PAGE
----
Four declared dead as flood ravages Abuja

Four people have been declared dead as flood wreaked havoc in Abuja. The FCT Emergency Management Agency said it established this in the course of its rescue operations which lasted between September 12th and 13th.

According to the report by the News Agency of Nigeria (NAN), FEMA Director-General, Alhaji Abbas Idriss, said in a statement on Monday, September 13th, 2021 in Abuja that “Following long hours of heavy rainfall on Sunday, September 12th, Trademoore, Light Gold and Wisdom Estates, as well as Lugbe community were heavily flooded, resulting in the loss of lives

“FEMA has established, in the course of rescue operations which began from 9 p.m. of Sept. 12 up to Sept. 13, that four persons lost their lives to the floods and the recovered bodies have been taken away by family members for burial.

“Also, over 26 vehicles, including an articulated towing van, were swept away by the flood, besides a tarred road in Trademoore Estate which was completely washed away as a result of the strength of the floodwater,“ he said.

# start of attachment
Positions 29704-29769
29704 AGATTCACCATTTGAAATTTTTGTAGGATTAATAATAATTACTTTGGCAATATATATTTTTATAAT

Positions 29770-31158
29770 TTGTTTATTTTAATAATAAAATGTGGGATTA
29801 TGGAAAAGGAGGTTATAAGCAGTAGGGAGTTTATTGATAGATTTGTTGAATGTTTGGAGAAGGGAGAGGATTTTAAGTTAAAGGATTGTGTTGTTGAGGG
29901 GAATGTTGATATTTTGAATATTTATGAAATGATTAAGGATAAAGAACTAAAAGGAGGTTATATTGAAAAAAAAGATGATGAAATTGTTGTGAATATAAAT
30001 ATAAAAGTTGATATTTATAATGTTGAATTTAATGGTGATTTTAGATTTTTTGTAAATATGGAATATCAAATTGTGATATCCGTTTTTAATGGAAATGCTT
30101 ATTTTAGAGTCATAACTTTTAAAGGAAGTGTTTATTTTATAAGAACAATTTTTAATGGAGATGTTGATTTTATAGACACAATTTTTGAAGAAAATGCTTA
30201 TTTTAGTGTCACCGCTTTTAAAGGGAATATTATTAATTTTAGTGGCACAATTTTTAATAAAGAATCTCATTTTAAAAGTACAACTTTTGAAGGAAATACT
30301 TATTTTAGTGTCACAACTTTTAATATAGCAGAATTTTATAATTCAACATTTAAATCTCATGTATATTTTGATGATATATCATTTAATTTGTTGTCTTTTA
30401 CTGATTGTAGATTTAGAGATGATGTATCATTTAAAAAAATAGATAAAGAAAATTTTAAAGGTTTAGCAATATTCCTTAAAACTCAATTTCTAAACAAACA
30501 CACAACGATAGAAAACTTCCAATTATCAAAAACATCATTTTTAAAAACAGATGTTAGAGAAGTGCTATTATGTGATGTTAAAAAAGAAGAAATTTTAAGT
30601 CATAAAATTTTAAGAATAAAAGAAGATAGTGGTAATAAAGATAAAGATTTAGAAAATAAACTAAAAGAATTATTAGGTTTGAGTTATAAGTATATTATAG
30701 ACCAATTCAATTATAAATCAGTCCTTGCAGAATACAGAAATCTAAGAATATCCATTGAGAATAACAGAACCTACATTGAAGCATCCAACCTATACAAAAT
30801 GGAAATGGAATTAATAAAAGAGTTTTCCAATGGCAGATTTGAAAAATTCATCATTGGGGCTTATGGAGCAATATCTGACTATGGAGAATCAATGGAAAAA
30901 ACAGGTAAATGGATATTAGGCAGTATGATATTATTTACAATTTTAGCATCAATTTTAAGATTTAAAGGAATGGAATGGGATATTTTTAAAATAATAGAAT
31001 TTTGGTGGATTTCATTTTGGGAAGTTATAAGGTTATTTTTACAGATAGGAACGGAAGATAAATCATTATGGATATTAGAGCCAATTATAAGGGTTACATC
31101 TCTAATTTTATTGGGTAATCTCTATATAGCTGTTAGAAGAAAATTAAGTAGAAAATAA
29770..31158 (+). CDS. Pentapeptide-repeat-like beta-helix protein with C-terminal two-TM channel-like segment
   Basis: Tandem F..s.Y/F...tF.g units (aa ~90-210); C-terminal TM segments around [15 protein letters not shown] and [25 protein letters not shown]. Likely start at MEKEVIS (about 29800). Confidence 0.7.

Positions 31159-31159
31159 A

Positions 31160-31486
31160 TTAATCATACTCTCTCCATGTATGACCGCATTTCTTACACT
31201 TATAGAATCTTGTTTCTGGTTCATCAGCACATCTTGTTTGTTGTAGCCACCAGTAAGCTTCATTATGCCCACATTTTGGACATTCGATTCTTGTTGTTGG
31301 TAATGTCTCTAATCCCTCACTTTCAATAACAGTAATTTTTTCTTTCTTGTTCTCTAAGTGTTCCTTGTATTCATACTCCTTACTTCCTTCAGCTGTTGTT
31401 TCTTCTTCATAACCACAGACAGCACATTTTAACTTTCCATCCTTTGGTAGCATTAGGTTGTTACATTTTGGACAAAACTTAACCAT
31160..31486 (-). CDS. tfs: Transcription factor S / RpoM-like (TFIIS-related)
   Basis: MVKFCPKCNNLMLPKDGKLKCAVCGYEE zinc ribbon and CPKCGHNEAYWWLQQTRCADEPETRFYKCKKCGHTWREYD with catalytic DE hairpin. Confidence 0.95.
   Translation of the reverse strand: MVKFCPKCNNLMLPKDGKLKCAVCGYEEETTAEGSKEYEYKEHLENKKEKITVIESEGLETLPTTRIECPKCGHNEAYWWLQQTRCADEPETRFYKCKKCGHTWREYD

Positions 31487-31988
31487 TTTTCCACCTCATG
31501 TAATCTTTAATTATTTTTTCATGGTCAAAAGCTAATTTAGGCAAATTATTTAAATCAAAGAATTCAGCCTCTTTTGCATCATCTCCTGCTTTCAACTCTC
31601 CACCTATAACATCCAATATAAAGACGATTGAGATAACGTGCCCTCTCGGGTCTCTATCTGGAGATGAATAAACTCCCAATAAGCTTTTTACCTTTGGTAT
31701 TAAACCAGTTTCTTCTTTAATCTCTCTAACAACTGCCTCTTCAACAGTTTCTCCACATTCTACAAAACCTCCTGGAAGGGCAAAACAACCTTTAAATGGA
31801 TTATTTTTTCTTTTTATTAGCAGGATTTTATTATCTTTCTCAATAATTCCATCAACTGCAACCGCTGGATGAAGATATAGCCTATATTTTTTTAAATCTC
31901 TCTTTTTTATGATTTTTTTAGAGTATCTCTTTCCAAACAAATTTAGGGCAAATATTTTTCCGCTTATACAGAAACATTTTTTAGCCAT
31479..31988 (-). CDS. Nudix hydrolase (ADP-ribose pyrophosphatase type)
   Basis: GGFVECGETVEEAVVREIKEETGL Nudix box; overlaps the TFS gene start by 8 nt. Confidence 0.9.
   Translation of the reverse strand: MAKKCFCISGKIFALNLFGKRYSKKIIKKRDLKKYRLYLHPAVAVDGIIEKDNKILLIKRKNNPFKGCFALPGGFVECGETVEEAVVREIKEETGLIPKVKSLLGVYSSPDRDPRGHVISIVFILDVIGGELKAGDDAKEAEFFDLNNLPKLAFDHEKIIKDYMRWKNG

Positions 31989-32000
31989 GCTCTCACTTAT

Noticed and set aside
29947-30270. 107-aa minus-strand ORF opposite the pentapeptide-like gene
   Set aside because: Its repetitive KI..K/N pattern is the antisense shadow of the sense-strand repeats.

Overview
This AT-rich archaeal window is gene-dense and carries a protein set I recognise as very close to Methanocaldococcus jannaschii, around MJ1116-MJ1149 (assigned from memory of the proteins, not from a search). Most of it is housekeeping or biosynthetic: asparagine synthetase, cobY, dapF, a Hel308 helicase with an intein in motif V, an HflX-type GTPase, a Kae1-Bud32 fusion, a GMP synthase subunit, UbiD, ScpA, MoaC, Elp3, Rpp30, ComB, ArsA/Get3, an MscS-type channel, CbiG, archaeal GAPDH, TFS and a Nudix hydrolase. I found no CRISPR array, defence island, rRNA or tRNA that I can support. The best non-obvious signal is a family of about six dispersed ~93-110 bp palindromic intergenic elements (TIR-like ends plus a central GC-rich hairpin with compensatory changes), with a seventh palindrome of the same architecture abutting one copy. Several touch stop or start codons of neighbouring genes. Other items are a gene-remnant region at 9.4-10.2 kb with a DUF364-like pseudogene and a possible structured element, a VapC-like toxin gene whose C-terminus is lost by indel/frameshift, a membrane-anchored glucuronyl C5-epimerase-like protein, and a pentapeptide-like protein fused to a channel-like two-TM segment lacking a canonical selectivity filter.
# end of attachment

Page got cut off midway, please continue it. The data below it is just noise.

The FEMA boss said a total of166 houses were affected, noting that the agency was still estimating the losses suffered by residents as a result of the floods.

Idriss conveyed the deepest sympathies of the FCT Minister, Malam Muhammed Bello, to the residents and families of those who were killed.

He appealed to FCT residents, especially developers, to desist from violating the approved building codes.

“We are also appealing to them to stop erecting retention walls to protect stormwater from flowing. By doing so they are causing more havoc to the community,“ he said.

Idriss advised that as the FCT enters the final phase of the rainy season, in which the rain is at its peak, residents should avoid dumping refuse in drainages.

He also advised them to clear all surrounding drainages and other blockages that obstruct the free flow of water.

The D-G enjoined residents to avoid driving or walking through floodwaters.

He also called on those living along river banks to relocate to higher ground when threatened by floods.

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